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Details of Grant 

EPSRC Reference: EP/I010491/1
Title: PATRICIAN: New Paradigms for Body Centric Wireless Communications at MM Wavelengths
Principal Investigator: Constantinou, Professor CC
Other Investigators:
Lancaster, Professor M Hall, Professor PS
Researcher Co-Investigators:
Project Partners:
Department: Electronic, Electrical and Computer Eng
Organisation: University of Birmingham
Scheme: Standard Research
Starts: 01 December 2010 Ends: 13 July 2014 Value (£): 620,844
EPSRC Research Topic Classifications:
RF & Microwave Technology
EPSRC Industrial Sector Classifications:
Communications
Related Grants:
EP/I009019/1 EP/I00923X/1
Panel History:
Panel DatePanel NameOutcome
07 Sep 2010 ICT Prioritisation Panel (Sept 2010) Announced
Summary on Grant Application Form
The future communications world has two scales. One is global, in which the internet gives universal interconnectivity, and access for all to vast amounts of information. The other is personal, where the user can be supported by the global, in a wide range of activities and situations. To some extent this is already with us and is reflected in terminology such a metropolitan, local, personal and body area networks, (MAN, LAN, PAN, BAN). Whilst such classifications clarify the communications from large to small and vice versa, there is another challenge, that of interfacing the user needs to the wider network, in terms of personalisation of the communications and shaping the global support to the human level. These will also be cognitive, in that the personal system will have high levels of awareness of the user state and will control the connections and data flow to match the personal needs. User awareness will depend on the application of the personal system, such as health, business, entertainment, and special occupations including defence and emergency services. Personal awareness could involve body mounted sensors, wirelessly connected through a BAN and connected to the external network through a PAN. We refer to these two domains as body centric communications.In its widest implementation there will be large numbers of body centric systems, and as is normal in human activity, these will at times congregate in the same place, which will also have many other wireless communications equipment. Hospitals, public transport, sports and entertainment events and shopping malls will have high densities of personal systems, working in an electromagnetically cluttered environment. The personal system must be immune to interference and not interfere with other users or important local wireless systems. In the hospital environment these problems may be life threatening. In defence applications, at which this proposal is especially directed, there is a need for the soldier wearing the sensor network to be invisible in a wireless sense. If electromagnetic energy from his systems is picked up by enemy observers, he can be located and attacked.Body area networks at low microwave frequencies have, by the rules of electromagnetics, large antennas that cannot control the spread of energy well, and will not be able to meet the requirements for many close proximity BANs. Communication chip sets are becoming available at 60 GHz that have small antennas, with narrow beams that will be used, for example, to distribute HD TV around the home. We propose, in this project, to investigate the use of 60 GHz and above for body area networks. The challenges are daunting. At these frequencies, diffraction around the body is weak and so shadowing by the body can prevent communication. The solution is to use reconfigurable antennas. For example, for communications between network nodes on the front and back of the body, a path bouncing off the floor might be chosen over one that attempts to propagate around the body surface. As the body moves, this choice may need to be changed as the systems seeks to switch from shadowed paths to successful ones. Similar propagation path searching can be used for communications from the body to local base stations. To realise this sort of agile networking requires very good knowledge of the way the energy propagates around the body and the surroundings, and the design of switchable antennas with narrow beams. Computer based design of future systems requires digital models of both the energy propagation and the moving body, and again the high frequencies throw up difficulties that make this beyond current computational capabilities. The research teams of the Universities of Birmingham, Durham and Queen Mary University of London are well placed to undertake the study having experience in radiowave propagation measurements, antenna design and numerical computation.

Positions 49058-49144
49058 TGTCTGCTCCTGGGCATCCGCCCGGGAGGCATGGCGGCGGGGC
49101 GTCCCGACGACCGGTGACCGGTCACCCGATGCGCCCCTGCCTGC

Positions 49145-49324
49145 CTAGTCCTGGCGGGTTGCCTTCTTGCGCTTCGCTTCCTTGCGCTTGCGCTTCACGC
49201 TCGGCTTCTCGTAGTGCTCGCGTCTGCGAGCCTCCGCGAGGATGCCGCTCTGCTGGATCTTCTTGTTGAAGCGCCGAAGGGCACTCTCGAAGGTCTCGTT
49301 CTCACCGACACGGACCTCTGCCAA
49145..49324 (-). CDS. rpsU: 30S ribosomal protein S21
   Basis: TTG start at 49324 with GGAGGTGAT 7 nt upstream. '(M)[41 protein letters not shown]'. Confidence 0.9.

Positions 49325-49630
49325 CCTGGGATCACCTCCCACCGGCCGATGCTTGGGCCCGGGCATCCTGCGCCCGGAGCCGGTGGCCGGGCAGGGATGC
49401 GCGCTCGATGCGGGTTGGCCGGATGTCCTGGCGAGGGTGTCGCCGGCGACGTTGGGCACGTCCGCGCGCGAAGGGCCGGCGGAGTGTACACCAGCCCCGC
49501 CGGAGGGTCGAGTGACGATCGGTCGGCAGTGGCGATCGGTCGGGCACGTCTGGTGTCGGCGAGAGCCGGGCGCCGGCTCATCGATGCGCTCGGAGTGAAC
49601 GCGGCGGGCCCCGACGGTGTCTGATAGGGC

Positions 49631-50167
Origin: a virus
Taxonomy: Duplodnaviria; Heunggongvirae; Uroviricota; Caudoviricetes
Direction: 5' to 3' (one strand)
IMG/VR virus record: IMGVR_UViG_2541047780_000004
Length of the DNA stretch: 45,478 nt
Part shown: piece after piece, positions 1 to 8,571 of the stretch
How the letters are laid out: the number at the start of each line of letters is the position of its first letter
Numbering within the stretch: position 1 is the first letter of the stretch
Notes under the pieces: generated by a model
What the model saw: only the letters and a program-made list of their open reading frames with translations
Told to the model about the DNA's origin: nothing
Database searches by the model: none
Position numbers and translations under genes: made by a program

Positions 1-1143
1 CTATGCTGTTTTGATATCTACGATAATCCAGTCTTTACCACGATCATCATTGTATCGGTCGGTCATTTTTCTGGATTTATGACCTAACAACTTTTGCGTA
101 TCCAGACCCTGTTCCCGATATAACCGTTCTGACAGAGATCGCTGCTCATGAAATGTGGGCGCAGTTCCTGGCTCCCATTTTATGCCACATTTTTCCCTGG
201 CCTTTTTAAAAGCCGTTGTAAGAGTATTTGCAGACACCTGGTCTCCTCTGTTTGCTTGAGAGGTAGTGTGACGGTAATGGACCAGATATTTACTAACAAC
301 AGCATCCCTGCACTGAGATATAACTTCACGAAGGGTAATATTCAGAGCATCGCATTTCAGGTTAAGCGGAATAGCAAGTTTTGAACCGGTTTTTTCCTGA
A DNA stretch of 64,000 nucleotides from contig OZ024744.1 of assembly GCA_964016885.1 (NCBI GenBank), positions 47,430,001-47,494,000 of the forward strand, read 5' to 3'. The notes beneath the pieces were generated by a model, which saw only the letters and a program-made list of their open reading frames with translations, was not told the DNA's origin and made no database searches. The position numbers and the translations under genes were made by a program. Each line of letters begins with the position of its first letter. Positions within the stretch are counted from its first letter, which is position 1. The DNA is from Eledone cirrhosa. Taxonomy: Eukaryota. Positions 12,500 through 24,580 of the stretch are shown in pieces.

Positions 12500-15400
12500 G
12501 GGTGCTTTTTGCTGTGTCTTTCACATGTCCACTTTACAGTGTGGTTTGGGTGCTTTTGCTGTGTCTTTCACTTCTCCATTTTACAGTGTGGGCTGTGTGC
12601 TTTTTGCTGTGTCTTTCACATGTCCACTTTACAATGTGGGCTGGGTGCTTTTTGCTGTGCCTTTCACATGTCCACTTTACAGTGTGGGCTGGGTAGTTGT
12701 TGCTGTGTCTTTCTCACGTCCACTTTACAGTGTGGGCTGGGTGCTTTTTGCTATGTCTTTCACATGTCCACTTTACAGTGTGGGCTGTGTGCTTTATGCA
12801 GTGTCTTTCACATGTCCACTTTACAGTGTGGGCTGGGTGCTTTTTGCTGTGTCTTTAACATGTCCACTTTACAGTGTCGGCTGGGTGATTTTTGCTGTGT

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Organisation Website: http://www.bham.ac.uk